For many adjectives, this suffix is just “-er.” Think of words like “hard,” which becomes “harder,” or “dark,” which becomes “darker.” However, when the word ends in a “-y,” like “easy,” you replace the “y” with an “i” and add “-er” to the end: “easier.”
Making this y-to-i replacement can get confusing, which is why it is also correct to say “more easy.” But, depending on what you’re doing, your speech or writing will flow better if you use “easier.”
Additionally, if you’re writing academically or formally, you should avoid “more easy” as it is an informal construction. Usually, “technically correct” terms don’t fly in semiformal or formal writing. “More easy” is one of these terms, so avoid using it in such cases.
As we’ve said, the phrase is a comparative adjective. Using it requires comparing two or more things. If you are not comparing two things but rather saying that one thing stands out for how easy it is, you’ll want to use “most easy” or “easiest.”
These are superlative adjectives, which we’ll discuss more later. You should never use the comparative “more” with a superlative adjective; something can be “more easy” or “most easy,” but never “more most easy.”
What Can You Use Instead of “More Easy”?
As we said above, “easier” is always an acceptable (and preferred) substitute for “more easy.” The “-ier” suffix at the end adds the same meaning that “more” would. Which one you use depends on whether you are writing informally or formally.
When writing something with comparisons of easiness, you will probably want to use different words to add some variety to your writing. Luckily, “easy” has a lot of synonyms.
The chart below lists some synonyms of easy that you can use in the same way to express comparison with “more” before it. Also included is the one-word version for the words that have it, like “easier” for “easy.” Not all of them will, as you add “more” to words with three or more syllables (source).
|Adjective||Comparative with More||Comparative Form|
|accessible||more accessible||N/A (not applicable)|
Comparative and Superlative Adjectives
While comparative adjectives typically compare two things to one another, we use superlative adjectives to compare a singular subject to a group of objects (source). As the name suggests, superlative adjectives describe something that stands out from the rest.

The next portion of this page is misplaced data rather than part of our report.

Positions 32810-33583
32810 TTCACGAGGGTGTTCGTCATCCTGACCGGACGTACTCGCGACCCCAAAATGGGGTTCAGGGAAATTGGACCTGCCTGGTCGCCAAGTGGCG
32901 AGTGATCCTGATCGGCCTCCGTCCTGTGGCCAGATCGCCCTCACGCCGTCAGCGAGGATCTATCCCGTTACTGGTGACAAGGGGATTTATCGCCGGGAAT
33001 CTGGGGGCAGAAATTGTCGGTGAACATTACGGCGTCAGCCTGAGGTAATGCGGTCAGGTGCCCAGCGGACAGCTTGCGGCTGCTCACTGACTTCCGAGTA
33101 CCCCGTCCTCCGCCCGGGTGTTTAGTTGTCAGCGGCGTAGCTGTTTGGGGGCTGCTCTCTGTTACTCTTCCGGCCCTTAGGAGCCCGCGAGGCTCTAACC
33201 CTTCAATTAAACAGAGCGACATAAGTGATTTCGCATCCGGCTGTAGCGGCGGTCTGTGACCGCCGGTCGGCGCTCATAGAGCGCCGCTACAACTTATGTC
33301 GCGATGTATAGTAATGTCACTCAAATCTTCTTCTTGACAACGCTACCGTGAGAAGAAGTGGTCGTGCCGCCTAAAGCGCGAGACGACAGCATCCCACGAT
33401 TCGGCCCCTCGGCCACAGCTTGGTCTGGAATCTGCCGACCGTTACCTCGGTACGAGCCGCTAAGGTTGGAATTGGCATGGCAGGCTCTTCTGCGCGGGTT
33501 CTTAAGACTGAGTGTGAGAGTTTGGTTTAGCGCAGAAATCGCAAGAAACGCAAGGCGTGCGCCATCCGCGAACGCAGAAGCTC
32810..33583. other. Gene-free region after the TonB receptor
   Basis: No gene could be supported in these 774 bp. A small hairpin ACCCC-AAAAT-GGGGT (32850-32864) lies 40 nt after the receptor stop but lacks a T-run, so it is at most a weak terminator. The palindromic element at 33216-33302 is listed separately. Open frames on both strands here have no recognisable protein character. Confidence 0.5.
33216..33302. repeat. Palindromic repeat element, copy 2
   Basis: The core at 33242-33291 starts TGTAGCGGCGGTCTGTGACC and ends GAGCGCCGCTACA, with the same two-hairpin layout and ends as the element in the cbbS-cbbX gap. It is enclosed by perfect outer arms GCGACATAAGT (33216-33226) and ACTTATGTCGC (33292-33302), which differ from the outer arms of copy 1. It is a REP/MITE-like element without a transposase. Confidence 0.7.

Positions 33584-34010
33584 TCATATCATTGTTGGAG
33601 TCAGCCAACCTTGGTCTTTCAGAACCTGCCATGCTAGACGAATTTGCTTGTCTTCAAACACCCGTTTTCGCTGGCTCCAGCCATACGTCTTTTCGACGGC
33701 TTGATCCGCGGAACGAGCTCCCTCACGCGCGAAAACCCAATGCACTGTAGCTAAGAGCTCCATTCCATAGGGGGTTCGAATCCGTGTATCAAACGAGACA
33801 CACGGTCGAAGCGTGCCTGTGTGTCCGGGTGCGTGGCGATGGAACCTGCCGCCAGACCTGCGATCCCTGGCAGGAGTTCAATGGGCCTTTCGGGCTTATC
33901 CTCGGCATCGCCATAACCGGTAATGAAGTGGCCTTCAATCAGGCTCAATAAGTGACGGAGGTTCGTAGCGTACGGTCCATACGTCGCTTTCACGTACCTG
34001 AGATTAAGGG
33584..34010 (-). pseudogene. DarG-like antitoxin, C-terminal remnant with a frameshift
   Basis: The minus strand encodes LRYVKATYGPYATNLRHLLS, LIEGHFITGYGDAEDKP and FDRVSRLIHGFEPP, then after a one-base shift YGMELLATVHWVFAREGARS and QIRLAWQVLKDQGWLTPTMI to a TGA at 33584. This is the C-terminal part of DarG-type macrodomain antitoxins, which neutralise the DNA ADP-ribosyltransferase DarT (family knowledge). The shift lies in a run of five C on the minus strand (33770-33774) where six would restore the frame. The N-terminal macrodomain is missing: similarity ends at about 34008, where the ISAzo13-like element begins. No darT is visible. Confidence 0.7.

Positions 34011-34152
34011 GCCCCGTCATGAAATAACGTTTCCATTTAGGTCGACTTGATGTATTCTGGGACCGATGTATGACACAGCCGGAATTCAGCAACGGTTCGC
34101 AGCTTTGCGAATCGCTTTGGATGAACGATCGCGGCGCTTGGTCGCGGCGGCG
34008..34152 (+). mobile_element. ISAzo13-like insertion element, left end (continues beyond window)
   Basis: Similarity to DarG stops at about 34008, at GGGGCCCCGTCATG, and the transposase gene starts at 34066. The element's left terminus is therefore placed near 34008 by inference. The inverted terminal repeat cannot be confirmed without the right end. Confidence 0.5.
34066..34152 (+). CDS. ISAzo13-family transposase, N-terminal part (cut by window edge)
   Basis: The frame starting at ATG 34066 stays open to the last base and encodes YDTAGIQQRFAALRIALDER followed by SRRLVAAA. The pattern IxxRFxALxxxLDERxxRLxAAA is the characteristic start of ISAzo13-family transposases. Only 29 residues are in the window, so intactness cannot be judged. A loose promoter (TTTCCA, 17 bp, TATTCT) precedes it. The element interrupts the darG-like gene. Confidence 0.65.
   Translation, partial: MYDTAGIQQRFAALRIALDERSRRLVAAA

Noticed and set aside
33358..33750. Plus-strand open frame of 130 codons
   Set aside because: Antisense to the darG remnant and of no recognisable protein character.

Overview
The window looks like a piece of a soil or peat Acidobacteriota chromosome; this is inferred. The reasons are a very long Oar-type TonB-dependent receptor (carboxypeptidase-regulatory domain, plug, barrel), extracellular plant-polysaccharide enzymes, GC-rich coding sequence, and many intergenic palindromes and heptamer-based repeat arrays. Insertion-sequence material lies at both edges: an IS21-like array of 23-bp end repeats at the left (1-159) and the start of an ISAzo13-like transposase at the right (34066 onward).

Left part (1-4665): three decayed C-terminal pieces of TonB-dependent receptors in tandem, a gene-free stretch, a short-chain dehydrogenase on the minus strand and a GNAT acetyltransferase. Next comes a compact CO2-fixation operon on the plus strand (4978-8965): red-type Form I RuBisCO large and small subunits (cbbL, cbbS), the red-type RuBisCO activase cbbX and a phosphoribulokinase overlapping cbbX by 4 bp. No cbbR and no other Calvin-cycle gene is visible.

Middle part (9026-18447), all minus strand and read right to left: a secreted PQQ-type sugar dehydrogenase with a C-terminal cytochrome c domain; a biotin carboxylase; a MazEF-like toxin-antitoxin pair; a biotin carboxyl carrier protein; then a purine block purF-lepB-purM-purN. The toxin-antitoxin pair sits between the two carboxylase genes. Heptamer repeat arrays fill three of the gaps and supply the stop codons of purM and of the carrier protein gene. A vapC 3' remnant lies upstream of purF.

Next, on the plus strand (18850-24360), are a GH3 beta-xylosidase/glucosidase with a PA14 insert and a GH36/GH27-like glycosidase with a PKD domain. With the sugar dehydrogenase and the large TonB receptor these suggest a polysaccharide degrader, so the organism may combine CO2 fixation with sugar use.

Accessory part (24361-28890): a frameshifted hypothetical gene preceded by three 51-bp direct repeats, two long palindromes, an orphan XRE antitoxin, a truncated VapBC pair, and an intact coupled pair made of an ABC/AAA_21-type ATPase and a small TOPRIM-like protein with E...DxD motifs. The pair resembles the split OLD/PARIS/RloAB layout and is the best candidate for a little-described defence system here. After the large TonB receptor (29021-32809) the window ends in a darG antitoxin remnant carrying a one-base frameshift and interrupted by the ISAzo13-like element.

Think again of running, this time in a race. If in one race you came in fifth and in the next, you came in third, you ran “faster” or “more fast” the second time. However, you still weren’t the “fastest” or “most fast” person in the race. To be the fastest, you’d have to come in first.
“Fastest” or “most fast” are examples of superlative adjectives. With the first-place runner, we can see that they alone are the fastest in the race.
A superlative adjective takes a quality (the base adjective, like fast) and amplifies the degree to the upper or lower limit. “Fastest” is an upper-limit superlative adjective; “slowest” would be a lower-limit example.
One easy way to spot and remember many superlative adjectives is to think of them as “-st” adjectives. They become superlative either by adding “most” in front of them or by adding the suffixes “-st” or “-est.”
So, “easy” becomes comparative as “more easy” or “easier” and superlative as “most easy” or “easiest.” The same thing would happen with “dark,” to become “darker” or “more dark” to become “darkest” or “most dark.”
There are some irregular adjectives, meaning they don’t follow the “more” or “-er” suffix pattern for the comparative or the “most” or “-st” suffix pattern for the superlative. A common example is “good.” “Gooder” and “goodest” are never correct. The comparative and superlative versions of “good” are “better” and “best.”
To read more about comparative and superlative versions of “good,” check out this article: Is It Correct to Say “More Better”?
This article was written for strategiesforparents.com.
While comparative and superlative adjectives can get a little confusing, especially when they’re irregular, they’re important to use correctly to ensure that readers understand the message you’re working to convey. Adjectives give writing specificity and elevate it from simple to detailed and intriguing.
“More easy” is a grammatically correct comparative adjective; using it properly can help clarify your speaking. Whatever items you’re comparing, it’s important to ensure your comparison is logical and clear. Hopefully, this article makes it eaiser for you to tackle comparative adjectives in your work!